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By LANI SHOTLOW-RINCON
Not only do we already have societal victim blaming and violence against women, now these issues are compounded by play acting that trivializes both the seriousness of misogyny and its effects on society as a whole.
Remember Dimitri the Lover? Well, he’s making a movie. James “Dimitri the Lover” Sears became an internet sensation in 2008 with his abrasive, bizarre ju-ju voicemail message to a woman named Olga. Currently on YouTube is a teaser trailer for a feature film starring Dimitri that is being developed by producer Brad Goodman of Borat and Bruno fame. The film ostensibly would follow Dimitri’s inane pick-up artistry and his attempt to create “real men.” Will this movie come to fruition? Based on the relative age of both his teaser movie trailer and YouTube interview with producer Brad Goodman, I hope not.
I wonder, however, whether Dimitri’s misguided opinions of women, the LGBTQ community, and masculinity is fabricated or genuine? Not that I am hopeful that there is truly a man out there who believes he can “enslave hot desperate sluts,” I find it far worse if Dimitri developed this persona precisely to sell snake oil to unwitting dupes. Although most people (hopefully) who view Dimitri’s website, newsletters, and rant filled tweets can see that his opinions are wildly bizarre, what we can’t see is how these erroneous messages douse us with chauvinistic, misogynistic messages.
When composing this post, I thought I would never find anything in mainstream media that could compare to Dimitri’s douchebaggery. Indeed, within a few minutes of watching television, I found similar messages of faux chauvinism. Axe’s new campaign “Even angels will fall” depicts female angels, ditching their halos for the man with the new Axe musk. Likewise, Keystone Light’s new television ads depict Keith Stone, whose smoothness with the ladies is used to highlight the beer’s taste. Viewers of these advertisements may be amused—in fact, humor is deliberately used to lead the audience to the product. Along the way we are made susceptible to messages that highlight men’s prowess and relative ease in seducing women, much like Dimitri the Lover. These messages highlight men’s struggle to fulfill the demands of narrowly defined masculinity.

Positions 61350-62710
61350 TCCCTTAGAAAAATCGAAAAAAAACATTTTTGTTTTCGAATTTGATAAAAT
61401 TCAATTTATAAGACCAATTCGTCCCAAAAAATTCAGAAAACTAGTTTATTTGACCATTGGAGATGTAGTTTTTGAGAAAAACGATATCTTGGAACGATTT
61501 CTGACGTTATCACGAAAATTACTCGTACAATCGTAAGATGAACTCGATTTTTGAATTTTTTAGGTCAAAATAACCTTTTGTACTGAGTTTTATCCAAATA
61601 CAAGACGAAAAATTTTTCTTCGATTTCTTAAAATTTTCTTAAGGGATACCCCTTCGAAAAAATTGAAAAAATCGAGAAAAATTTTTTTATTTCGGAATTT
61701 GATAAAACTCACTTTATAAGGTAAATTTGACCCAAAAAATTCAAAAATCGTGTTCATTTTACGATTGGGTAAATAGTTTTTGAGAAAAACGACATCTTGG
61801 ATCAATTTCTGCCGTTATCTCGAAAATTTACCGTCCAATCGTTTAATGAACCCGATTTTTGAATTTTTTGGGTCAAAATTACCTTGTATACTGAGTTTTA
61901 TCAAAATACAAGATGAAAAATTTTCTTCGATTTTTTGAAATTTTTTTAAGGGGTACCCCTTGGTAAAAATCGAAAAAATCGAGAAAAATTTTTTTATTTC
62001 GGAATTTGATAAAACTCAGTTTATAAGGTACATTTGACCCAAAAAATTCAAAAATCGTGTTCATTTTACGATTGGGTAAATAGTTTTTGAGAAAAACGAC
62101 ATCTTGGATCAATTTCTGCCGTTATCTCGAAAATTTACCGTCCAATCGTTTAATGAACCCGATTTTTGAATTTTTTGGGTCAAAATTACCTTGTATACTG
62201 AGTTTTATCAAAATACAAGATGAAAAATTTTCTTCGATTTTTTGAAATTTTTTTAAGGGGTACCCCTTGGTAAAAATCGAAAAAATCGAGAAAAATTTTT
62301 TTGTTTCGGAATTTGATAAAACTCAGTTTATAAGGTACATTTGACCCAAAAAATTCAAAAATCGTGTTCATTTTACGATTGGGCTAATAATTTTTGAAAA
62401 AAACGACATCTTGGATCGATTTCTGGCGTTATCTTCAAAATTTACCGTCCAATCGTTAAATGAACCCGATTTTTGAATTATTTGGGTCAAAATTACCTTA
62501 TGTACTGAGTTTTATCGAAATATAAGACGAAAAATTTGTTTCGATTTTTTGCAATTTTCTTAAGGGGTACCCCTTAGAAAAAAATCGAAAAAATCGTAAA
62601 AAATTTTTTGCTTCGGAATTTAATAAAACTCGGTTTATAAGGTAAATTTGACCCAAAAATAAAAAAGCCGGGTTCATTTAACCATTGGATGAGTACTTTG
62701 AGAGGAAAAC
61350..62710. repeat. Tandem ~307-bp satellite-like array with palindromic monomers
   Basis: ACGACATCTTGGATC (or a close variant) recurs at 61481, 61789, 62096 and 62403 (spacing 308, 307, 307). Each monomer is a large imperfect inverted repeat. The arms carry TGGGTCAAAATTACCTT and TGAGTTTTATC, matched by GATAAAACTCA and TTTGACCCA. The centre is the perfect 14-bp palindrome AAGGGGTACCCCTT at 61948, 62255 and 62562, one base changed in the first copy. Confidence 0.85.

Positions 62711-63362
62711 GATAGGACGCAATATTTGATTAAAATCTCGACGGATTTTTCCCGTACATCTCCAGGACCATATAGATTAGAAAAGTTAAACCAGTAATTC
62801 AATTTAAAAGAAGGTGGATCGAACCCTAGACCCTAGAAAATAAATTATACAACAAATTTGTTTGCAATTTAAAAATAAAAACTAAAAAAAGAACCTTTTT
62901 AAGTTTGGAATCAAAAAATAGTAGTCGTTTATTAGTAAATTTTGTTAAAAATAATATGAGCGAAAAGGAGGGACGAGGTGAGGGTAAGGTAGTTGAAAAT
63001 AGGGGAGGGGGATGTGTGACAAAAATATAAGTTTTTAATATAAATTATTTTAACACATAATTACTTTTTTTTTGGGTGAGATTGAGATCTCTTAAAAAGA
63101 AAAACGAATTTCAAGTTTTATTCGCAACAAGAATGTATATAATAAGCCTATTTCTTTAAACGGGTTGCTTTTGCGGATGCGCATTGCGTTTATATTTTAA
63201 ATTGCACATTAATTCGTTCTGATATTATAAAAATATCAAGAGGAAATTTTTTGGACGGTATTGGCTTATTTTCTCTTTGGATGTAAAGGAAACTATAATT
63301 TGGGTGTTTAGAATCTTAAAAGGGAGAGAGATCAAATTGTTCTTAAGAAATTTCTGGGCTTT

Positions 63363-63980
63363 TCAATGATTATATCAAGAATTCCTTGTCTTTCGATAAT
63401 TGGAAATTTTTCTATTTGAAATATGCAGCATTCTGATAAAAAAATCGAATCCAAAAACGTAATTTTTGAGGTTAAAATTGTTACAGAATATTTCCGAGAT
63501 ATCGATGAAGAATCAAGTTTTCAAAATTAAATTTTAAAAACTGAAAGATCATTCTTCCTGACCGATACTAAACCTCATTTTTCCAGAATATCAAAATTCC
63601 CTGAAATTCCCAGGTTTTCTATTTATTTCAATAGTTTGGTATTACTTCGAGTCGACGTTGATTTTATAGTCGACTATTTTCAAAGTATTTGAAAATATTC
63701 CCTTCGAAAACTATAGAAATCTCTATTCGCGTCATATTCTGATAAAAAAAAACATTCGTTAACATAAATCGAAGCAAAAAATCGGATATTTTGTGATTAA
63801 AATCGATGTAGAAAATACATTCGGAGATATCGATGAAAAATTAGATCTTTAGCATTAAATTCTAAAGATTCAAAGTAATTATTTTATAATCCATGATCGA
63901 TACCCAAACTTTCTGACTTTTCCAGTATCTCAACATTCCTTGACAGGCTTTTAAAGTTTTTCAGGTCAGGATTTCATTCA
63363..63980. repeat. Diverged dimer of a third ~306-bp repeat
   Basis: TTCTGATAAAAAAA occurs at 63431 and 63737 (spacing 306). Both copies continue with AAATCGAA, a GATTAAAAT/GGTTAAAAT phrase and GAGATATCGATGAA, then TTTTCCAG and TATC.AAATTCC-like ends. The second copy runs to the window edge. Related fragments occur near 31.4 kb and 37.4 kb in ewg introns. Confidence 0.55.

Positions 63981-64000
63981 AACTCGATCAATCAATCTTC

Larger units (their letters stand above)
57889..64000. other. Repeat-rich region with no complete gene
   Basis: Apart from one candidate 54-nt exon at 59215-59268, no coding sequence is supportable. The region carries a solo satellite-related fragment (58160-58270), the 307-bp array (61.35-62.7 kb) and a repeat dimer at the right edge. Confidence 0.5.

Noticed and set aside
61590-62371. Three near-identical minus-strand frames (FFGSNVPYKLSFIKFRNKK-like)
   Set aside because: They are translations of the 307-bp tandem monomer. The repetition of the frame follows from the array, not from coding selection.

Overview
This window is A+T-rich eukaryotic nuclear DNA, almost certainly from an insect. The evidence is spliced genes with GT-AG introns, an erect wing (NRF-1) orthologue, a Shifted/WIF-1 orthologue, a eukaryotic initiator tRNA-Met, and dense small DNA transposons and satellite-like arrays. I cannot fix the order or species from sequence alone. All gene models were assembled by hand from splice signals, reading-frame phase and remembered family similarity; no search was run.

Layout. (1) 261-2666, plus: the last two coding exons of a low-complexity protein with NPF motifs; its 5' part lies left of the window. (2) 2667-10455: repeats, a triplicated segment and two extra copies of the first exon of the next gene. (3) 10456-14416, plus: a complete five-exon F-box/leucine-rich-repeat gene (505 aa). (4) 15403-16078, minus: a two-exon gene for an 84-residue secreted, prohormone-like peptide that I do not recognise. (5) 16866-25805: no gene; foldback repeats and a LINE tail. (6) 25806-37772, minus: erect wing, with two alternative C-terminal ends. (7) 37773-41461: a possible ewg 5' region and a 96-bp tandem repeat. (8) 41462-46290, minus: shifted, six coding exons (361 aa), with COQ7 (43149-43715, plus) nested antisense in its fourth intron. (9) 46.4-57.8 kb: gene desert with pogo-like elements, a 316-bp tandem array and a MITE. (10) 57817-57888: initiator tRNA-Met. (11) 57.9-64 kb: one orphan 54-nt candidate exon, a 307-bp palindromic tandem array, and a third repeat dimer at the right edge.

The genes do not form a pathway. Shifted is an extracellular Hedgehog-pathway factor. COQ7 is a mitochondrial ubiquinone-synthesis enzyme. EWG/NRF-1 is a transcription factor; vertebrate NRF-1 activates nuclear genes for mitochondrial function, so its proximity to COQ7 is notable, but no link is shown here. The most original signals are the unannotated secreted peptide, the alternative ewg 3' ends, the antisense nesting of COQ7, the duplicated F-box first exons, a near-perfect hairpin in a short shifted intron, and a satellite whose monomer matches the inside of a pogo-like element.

As Dimitri, Keystone, Axe, and other media messages represent “real men” who know how to “awaken the slut within,” they create a culture of chauvinism that affects both women and men in the classroom, office, home, and on the street. When I think of the real life impact of these messages I needn’t look further than my own university to find their effects.
This week an email sent from a USC frat, Kappa Sigma, delineates how fraternity brothers or “cocksmen” can best go about soliciting sex from “targets” (women) and attempts to form a protocol to grade “pies” (vaginas) and “gullets” (throats) of targets. After I recovered from my “WTF” moment, I realized that although this email was created *hopefully* in crass jesting, it contributes to familiarizing us with extreme bouts of misogyny. In turn, I believe that this prompts people (like the author or the USC frat e-mail) to act out chauvinistic bits.
What is occurring here? Not only do we already have very real societal victim blaming, harassment, gender inequality, and violence against women and the LGBTQ community, now these issues are compounded by play acting that trivializes both the seriousness of misogyny and its effects on society as a whole. I fear that as we become more familiar with *humorous* misogynistic messages we will become less adept at perceiving very real, insidious forms of sexism. I think that as Dimitri the Lover and his minions continue to authenticate sexist tropes through ‘humor’, we all become unwitting victims.
Lani Shotlow-Rincon is a graduate student living in Los Angeles, California.
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